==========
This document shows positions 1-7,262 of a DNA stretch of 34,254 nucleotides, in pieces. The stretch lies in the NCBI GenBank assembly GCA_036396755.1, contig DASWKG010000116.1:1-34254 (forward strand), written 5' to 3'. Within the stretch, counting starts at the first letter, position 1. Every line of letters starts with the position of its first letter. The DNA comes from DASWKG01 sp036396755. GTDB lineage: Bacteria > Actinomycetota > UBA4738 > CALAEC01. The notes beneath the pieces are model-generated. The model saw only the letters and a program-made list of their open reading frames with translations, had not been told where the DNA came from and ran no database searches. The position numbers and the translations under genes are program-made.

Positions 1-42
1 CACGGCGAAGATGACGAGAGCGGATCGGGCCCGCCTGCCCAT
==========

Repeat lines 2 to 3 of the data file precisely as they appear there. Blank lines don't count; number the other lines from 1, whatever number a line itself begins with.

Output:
Positions 1-42
1 CACGGCGAAGATGACGAGAGCGGATCGGGCCCGCCTGCCCAT